It was all very mechanistic and ex opere operato. The idea that a prayer, pilgrimage or penitence can cause this sort or remissional effect is really suspect and unsatisfactory on several levels. Not that such things – which are the raw material of religion – are intrinsically bad or futile psychologically or spiritually. It is just that indulgence theory is more akin to magical than spiritual religion, and that any earthly authority could assert an ability to grant such eschatological dispensations seems to me to be an assertion too far.

  5. Neil Hailstone says:

    A lay Anglican Catholic writes with a view from the pew. I do believe as do many of those I worship with in the existence of an intermediate state between heaven and hell. Not a place as depicted by over active imaginations in times long ago. No fiends with glaring eyes and spiked tails torturing sinners on spits over hot fires. Rather a place of further instruction. Described by one priest of my acquaintance in a homily as a place for a ‘Wash and brush up’.I also would associate myself with remarks written by Fr Anthony quite some time ago about a graded continuum.

    Hell exists but many views which appear about it in fundamentalist writings and fiery sermons seem to me to be sub Christian. I would see grounds for hope that whatever constitutes this state may not be eternal.

    We cannot speak definitively about the afterlife given our limitations of knowledge, time and space. I think most traditionalists among whom I am numbered would see Heaven as a place of calmness, light and joy where we will be with those who we loved deeply especially family members. People like myself who have committed certain sins which we hugely regret and for which we have received forgiveness through the Sacrament may well be due for ‘Purgatory’ For our own good I would say.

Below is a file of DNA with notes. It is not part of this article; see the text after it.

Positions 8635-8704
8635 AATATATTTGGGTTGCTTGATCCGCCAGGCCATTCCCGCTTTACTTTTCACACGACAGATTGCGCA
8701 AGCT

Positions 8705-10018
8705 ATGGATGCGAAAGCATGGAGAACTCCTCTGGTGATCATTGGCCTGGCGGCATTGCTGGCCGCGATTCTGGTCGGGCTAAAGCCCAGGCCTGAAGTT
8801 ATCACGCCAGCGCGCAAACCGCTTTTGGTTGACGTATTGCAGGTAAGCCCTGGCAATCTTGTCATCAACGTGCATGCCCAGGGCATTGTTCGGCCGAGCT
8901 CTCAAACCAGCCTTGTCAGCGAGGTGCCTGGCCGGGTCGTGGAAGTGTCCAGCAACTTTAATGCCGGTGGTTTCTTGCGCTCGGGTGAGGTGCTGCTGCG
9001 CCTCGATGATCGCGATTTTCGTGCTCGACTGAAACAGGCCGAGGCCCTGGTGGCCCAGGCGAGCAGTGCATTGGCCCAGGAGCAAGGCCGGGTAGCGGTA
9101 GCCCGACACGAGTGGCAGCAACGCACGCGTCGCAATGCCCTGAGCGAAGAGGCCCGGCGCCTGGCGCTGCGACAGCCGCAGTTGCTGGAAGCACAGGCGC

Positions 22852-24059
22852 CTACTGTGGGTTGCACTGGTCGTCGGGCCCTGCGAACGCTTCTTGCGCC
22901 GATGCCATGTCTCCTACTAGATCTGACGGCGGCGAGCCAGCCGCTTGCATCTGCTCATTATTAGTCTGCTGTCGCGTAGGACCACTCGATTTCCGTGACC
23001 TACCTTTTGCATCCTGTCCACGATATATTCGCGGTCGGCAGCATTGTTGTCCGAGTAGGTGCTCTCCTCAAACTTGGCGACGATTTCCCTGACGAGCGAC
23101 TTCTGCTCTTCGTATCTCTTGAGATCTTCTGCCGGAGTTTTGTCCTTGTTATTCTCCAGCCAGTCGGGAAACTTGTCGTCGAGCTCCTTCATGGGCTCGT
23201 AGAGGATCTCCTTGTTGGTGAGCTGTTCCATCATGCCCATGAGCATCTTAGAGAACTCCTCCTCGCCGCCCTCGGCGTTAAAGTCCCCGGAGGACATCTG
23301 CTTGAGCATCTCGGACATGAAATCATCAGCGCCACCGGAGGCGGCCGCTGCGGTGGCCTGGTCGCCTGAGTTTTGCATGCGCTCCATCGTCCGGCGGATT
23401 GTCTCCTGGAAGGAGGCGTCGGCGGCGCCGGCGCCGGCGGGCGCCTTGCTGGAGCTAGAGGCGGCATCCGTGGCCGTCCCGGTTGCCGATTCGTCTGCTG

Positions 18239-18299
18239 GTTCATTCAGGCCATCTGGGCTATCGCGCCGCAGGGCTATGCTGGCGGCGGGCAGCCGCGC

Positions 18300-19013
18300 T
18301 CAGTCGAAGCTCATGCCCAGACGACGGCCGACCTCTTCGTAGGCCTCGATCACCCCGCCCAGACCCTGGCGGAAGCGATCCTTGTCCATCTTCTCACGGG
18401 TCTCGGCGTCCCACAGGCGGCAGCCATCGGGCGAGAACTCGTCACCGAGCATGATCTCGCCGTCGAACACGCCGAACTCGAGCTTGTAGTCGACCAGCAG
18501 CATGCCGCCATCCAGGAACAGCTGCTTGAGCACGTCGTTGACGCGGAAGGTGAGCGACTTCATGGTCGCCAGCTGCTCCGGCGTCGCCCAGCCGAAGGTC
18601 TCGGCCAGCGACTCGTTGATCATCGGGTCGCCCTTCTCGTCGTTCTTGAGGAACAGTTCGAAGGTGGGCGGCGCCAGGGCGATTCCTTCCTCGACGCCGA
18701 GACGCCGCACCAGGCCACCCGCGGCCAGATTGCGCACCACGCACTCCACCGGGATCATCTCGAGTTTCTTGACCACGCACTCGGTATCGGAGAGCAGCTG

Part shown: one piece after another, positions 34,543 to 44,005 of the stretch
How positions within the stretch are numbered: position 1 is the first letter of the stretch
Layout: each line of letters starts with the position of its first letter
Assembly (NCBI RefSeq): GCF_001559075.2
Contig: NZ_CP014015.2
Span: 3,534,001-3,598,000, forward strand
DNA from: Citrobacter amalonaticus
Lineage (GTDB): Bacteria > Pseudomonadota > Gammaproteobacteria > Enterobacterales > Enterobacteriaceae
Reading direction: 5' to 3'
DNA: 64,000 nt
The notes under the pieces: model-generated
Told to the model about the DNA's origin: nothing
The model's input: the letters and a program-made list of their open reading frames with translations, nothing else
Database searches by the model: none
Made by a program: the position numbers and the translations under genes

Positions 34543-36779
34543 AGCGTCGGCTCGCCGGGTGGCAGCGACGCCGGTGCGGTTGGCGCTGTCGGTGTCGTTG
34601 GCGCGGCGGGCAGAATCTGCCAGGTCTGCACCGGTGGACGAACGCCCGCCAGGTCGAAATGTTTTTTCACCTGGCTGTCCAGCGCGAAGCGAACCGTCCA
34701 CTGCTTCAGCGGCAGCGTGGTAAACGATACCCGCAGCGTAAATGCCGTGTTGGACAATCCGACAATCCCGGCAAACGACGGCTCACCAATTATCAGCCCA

6. While the word “purgatory” has freely been used by Anglo-Catholics, it has tended to be seen as representing the idea that because there is a “holiness without which no man will see the “Lord” our sanctification – our journey more deeply into his love – continues beyond death. This journey has usually been regarded in our tradition as an ongoing experience of cleansing, healing and renewal. We have been reluctant to say much more than that. In good-natured debate with an evangelical Lutheran, it was once said about sanctification and prayers for the departed: You might be justified by faith, but you still have to become the kind of person it is possible to live with for eternity!

    Also of note, and – I think approaching something of this way of looking at things – is the following from Cardinal Ratzinger, writing (in the original German) in 1977:

    … Purgatory is understood in a properly Christian way when it is grasped christologically, in terms of the Lord himself as the judging fire which transforms us and conforms us to his own glorified body ….